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Vol. 88, No. 8 August 2023
A Report of En Banc and Significant Panel Decisions of the WCAB and Selected Court Opinions of Related Interest, With a Digest of WCAB Decisions...
Rumors of the death of psychiatric permanent disability in post-1/1/2013 date of injury cases have been greatly exaggerated
In Madson v. Michael J. Cavaletto Ranches, 2017 Cal. Wrk. Comp. P.D. LEXIS --, the WCAB rescinded the WCJ’s award of 39 percent permanent disability and instead awarded the applicant 60 percent permanent disability for orthopedic and psychiatric injuries incurred in a serious truck accident on 5/17/2013, when the WCJ’s permanent disability award did not include permanent disability resulting from the applicant’s psychiatric injury, presumably based on the WCJ’s finding that the applicant’s psychiatric injury did not result from a “violent act” in accordance with Labor Code § 4660.1.
The WCAB concluded, based on the qualified medical evaluator’s opinion, that the applicant’s psychiatric injury in the form of post-traumatic stress disorder was a separate industrial injury rather than a compensable consequence of the applicant’s orthopedic injuries. Therefore, Labor Code § 4660.1 did not preclude the applicant from receiving an increased permanent disability rating for the psychiatric injury.
The WCAB reasoned that, even if the applicant’s psychiatric permanent disability were construed as arising from his physical injuries, the psychiatric injury would be separately compensable under the “violent act” exception in Labor Code § 4660.1(c). “Violent acts” within the definition of Labor Code § 3208.3(b) are not limited to criminal or quasi-criminal conduct perpetrated by human beings as determined by the WCJ, but also include acts that are characterized by a strong physical force and are considerably threatening as was the applicant’s truck accident in this case, which left the applicant with a broken neck and pinned under his overturned tractor trailer until he was rescued by the “jaws of life.”
Senate Bill 863 introduced significant benefit increases to injured employees for injuries occurring on or after January 1, 2013. Unfortunately, in exchange for those benefit increases, SB863 included several “take-aways” to the injured worker as well. One of the most significant “take-aways” to the injured employee from SB863 is at issue in the Madson panel decision.
Although it has now been more than four years since SB863 became law, how Labor Code Section 4660.1 works has been a very unsettled aspect of the new legislation. Many practitioners will tell you that you can no longer obtain psychiatric permanent disability for an injury occurring after January 1, 2013, period. However, as can be seen from Madson, this is a gross over-statement of Labor Code Section 4660.1.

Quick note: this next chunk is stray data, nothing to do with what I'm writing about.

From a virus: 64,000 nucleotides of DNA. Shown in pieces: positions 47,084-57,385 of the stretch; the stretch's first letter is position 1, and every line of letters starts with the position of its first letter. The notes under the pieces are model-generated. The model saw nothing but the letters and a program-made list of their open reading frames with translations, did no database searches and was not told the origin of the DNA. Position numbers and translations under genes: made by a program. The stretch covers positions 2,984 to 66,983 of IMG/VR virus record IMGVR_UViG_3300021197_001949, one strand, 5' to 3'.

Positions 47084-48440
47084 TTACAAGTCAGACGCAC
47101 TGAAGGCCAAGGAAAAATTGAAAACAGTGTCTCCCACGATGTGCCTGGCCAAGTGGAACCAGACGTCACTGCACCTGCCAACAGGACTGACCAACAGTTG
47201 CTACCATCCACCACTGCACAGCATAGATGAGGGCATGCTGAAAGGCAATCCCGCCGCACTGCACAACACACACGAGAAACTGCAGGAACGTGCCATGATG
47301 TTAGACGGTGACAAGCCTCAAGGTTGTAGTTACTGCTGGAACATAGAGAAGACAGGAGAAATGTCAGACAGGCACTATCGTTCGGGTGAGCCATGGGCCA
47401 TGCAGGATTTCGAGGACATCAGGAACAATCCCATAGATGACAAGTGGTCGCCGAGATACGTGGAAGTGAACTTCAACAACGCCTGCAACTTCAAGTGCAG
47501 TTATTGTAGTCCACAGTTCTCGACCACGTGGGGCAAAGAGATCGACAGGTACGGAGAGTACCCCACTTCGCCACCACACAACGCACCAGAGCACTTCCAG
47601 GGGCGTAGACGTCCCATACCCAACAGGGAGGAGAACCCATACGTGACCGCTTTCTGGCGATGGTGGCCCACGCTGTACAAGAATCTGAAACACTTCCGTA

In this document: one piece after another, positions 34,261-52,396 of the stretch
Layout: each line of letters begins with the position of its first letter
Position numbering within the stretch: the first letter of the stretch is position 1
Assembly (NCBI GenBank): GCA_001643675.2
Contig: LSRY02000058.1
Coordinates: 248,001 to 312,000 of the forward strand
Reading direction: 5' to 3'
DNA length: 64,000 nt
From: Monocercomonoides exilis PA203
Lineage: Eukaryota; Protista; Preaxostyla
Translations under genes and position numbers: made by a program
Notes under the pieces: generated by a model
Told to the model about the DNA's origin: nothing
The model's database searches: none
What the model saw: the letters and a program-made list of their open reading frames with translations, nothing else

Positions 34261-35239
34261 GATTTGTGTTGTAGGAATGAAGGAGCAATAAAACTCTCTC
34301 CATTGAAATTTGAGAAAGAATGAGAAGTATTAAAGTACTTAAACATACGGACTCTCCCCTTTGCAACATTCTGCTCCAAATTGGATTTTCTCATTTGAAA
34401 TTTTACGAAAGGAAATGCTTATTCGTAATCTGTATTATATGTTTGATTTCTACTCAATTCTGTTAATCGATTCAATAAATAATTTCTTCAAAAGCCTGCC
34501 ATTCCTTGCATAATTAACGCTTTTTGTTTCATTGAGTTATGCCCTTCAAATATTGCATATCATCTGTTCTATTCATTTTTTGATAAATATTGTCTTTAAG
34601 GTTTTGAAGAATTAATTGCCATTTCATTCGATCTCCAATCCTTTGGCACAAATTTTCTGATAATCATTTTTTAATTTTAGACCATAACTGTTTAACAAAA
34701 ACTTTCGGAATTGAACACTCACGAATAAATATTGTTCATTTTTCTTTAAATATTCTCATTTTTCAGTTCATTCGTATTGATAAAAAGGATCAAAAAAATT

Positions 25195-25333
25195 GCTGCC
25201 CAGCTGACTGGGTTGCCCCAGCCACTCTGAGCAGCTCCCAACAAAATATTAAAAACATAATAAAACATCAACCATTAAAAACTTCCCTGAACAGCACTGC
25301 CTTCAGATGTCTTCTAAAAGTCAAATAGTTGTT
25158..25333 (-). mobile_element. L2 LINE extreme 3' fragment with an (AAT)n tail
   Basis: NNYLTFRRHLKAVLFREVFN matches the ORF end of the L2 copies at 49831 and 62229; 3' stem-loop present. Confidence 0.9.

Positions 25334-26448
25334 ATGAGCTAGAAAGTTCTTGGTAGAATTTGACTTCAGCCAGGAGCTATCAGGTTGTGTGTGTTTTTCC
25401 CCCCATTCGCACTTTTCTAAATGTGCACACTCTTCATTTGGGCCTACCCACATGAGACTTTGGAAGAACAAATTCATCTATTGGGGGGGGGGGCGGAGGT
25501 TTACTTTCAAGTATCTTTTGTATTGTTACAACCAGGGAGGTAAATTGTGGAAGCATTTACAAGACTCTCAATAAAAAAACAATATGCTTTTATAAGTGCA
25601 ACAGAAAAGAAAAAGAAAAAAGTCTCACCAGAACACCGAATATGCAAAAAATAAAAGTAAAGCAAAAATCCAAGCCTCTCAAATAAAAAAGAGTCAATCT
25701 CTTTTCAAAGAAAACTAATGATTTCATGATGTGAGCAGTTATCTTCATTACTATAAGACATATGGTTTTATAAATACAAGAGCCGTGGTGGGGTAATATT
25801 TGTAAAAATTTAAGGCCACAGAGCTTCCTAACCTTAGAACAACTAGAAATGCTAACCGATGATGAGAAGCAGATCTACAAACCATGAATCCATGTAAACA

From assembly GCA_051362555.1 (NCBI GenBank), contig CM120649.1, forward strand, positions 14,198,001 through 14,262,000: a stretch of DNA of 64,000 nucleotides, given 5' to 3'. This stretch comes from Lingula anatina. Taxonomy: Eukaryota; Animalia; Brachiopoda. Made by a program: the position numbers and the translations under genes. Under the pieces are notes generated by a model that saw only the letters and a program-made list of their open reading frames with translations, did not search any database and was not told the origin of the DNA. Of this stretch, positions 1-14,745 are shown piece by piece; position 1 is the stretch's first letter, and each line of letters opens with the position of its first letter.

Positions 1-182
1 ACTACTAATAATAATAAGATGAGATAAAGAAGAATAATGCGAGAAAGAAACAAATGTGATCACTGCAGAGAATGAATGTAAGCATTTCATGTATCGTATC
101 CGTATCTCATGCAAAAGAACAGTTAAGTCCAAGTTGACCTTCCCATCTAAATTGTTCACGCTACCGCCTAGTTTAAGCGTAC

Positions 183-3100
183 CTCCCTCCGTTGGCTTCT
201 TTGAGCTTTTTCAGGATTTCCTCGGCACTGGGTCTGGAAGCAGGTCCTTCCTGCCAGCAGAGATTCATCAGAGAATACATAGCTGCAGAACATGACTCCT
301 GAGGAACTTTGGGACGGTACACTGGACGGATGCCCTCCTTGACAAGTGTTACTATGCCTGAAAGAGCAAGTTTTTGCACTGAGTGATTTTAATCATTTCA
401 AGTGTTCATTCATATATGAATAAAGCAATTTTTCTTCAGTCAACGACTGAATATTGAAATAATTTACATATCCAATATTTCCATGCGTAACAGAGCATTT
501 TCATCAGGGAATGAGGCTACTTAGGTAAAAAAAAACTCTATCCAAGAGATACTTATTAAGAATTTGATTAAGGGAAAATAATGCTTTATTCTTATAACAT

This panel decision highlights two very important considerations that come into play when addressing psychiatric permanent disability for a post- January 1, 2013 date of injury. The first question that must be asked is whether the claimed psychiatric impairment is “arising out of a compensable physical injury”? Where there has been a traumatic specific physical injury (for example, the motor vehicle accident in Madson), the accident may have also been the direct cause of a psychiatric injury. In other words, a psychiatric injury may have occurred independent from the physical injury. It will be particularly important in these cases to look at the psychiatric diagnosis. If Post-Traumatic Stress Disorder (PTSD) is one of them, there may be a serious issue as to whether Labor Code Section 4660.1 has any effect on the claimed psychiatric impairment.
The second inquiry into these cases should be, where the claimed psychiatric impairment arises from a “compensable physical injury”, does the impairment fall under either of the exceptions reflected in Labor Code Section 4660.1(c)(2)? Although Madson dealt with Labor Code Section 4660.1(c)(2)(A), the “violent act” exception, there is also Labor Code Section 4660.1(c)(2)(B), which creates an exception where the psychiatric injury resulted from a “catastrophic injury”. The fact that the panel of commissioners in Madson found that the serious motor vehicle accident involved in that case qualified as a “violent act” may indicate that the commissioners are willing to broadly construe these exceptions.
In conclusion, in the para-phrased words of Mark Twain, the rumors of the death of psychiatric permanent disability in post-January 1, 2013 date of injury cases have been greatly exaggerated. There are many, many post-January 1, 2013 dates of injury cases where psychiatric impairment, and for that matter, sleep dysfunction and sexual dysfunction should be pursued. Hopefully, with more cases like Madson, practitioners will gain a better understanding of the full scope of Labor Code Section 4660.1, and more of these issues will be contested before the WCAB.
Read the Madson case.
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